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Don't pay ransoms. But if you must, here's where to buy the Bitcoins

Maria Korolov | April 5, 2017
If you're hit by ransomware and you have to pay the ransom -- what do you do?

Credit: REUTERS/Jim Urquhart

Ransomware grew into a $1 billion industry last year, and ransom payments now account for nearly 10 percent of the entire Bitcoin economy.

Avoiding becoming part of that statistic requires good endpoint security and effective backups. But what if your defenses fail, your backups are inadequate, all attempts to restore the data fail, and you have to pay the ransom after all -- what do you do?

First of all, get the ball rolling on improving your security. Second, if the ransomware includes a recommendation for where to buy the Bitcoins, take it with a grain of salt. These guys are, after all, criminals. They might steer you wrong.

Instead, go to a reputable exchange.

Several experts recommended Coinbase. It's the largest Bitcoin company and received a license from the New York Department of Financial Services earlier this year. That means it has met the state's consumer protection and cybersecurity standards.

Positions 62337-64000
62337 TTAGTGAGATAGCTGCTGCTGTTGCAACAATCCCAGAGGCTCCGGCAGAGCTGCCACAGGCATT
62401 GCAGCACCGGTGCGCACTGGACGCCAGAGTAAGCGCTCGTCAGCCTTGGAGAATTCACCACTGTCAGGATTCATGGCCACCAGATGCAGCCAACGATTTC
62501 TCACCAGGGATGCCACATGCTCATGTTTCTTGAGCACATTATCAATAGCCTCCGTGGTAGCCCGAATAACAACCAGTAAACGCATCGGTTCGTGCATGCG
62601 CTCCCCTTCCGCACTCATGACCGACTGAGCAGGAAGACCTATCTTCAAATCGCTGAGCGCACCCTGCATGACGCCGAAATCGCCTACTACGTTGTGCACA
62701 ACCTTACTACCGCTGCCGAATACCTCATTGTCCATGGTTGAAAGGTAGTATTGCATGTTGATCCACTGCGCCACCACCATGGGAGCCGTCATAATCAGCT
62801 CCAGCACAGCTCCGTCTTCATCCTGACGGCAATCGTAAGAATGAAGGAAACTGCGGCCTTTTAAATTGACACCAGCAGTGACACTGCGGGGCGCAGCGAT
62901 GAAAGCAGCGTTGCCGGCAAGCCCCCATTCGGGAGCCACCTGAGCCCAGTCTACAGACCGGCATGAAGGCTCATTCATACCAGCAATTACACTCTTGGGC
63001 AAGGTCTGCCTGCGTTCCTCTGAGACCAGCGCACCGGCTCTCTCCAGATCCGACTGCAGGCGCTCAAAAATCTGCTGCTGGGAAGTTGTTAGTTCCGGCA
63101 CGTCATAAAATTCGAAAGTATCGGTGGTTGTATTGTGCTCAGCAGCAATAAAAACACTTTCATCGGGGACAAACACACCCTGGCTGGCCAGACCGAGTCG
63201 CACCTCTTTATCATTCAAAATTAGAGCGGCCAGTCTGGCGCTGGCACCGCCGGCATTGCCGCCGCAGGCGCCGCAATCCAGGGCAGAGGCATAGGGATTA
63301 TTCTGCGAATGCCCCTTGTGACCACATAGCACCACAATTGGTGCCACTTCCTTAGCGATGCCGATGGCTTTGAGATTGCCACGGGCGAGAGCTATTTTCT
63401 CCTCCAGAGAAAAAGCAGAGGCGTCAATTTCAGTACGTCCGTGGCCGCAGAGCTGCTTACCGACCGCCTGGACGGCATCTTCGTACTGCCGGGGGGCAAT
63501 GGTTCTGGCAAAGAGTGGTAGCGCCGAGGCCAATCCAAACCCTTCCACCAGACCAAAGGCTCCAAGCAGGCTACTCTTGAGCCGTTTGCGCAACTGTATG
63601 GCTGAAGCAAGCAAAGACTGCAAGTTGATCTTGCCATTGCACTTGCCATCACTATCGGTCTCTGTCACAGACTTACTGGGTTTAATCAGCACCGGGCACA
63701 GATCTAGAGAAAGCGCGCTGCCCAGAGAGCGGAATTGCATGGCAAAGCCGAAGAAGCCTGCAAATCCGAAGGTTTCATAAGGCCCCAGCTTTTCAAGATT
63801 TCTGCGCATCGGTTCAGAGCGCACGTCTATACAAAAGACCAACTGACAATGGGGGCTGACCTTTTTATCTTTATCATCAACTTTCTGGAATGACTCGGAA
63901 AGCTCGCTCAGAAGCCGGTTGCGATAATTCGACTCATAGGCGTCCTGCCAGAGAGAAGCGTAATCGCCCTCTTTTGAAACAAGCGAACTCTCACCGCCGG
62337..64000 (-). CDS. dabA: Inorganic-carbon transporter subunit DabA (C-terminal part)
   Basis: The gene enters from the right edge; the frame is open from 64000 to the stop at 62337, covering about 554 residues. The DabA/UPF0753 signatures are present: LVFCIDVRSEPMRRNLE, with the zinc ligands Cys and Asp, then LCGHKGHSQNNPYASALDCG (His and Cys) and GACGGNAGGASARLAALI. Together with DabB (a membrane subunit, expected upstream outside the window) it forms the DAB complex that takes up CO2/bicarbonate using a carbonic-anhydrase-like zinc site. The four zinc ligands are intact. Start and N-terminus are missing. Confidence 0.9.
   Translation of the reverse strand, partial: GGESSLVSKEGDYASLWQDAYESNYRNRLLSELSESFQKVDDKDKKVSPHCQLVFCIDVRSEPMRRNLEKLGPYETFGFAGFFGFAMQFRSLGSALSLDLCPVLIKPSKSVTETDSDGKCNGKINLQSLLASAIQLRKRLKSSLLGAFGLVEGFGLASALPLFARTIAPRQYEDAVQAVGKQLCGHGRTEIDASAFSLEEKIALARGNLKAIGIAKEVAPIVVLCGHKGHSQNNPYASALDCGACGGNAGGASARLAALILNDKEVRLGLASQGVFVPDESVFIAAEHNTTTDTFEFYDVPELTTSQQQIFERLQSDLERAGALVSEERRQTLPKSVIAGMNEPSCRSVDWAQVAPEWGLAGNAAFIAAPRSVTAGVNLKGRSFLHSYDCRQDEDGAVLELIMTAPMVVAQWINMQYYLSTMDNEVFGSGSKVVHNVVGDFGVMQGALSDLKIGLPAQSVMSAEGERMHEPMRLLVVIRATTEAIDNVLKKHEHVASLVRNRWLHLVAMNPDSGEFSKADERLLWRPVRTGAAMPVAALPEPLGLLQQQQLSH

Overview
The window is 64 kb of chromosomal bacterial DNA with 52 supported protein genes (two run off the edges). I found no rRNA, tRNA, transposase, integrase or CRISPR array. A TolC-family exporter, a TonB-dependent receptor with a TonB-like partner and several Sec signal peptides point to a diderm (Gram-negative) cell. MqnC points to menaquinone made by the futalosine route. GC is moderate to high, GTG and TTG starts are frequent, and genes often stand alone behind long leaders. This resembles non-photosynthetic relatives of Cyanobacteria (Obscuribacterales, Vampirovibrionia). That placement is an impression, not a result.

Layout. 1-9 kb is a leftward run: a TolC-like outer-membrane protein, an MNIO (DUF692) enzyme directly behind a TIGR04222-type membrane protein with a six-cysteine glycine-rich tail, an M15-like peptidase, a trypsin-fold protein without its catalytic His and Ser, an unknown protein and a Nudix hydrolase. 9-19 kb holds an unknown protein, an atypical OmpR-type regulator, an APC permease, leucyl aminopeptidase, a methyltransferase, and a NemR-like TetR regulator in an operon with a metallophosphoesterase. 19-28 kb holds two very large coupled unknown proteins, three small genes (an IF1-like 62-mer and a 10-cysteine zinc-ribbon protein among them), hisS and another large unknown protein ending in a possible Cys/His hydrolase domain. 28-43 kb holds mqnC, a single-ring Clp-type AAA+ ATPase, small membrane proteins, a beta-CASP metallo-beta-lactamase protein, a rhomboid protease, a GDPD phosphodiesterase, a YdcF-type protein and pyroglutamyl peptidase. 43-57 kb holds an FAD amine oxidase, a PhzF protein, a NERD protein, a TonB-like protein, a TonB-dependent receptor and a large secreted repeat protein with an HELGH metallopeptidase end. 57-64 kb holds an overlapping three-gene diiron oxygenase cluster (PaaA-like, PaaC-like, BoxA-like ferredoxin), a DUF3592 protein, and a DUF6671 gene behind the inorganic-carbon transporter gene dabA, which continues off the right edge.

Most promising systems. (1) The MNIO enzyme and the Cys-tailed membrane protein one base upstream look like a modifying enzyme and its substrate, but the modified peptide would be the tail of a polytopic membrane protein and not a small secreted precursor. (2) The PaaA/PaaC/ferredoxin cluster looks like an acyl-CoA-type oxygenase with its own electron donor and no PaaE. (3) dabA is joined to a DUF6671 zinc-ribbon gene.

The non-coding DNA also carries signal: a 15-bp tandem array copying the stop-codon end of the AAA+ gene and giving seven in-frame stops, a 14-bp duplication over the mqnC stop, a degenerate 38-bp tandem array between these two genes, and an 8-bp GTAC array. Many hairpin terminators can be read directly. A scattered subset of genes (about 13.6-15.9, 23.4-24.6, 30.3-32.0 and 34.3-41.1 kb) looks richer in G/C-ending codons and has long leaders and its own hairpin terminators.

"Coinbase is also the only exchange that is insured," said Konstantinos Karagiannis, CTO of the security consulting practice at BT Americas. "They have Lloyds of London."

It also has low transaction fees and is easy to use, he added.

"That's what I recommend for newbies," he said. "Coinbase is the most user-friendly and safest way to get Bitcoin."

"But if you lose your password, they're not going to cover you," he warned.

Rick Holland, vice president of strategy at London-based Digital Shadows, also recommended Coinbase, but added that transactions can sometimes take up to four days.

"When dealing with a ransomware payment, however, time might be critical, so you need to find an exchange that transfers Bitcoin into your account quickly," he said, recommending the Bitcoin broker Local Bitcoins.

For more exchanges, check out the list of recommendations at, said Israel Barak, CISO and incident response director at Cybereason.

"There are plenty of reputable sources there," he said.

Barak said that he's used several Bitcoin exchanges, including Coinbase, Bitpay, and Coingate, and they've delivered on their premises.

In addition, some vendors may also offer Bitcoin-related services, said Barak, if one of their clients needs to pay a ransom in a hurry.


Stock up in advance

If you think there's a chance that your company will be hit and that you might have to pay a ransom, it might make sense to set up your Bitcoin account ahead of time and go through the exchange's authentication system, and maybe even buy some Bitcoins to keep in reserve.

This is particularly important for companies that don't have an emergency procurement process, said Barak.


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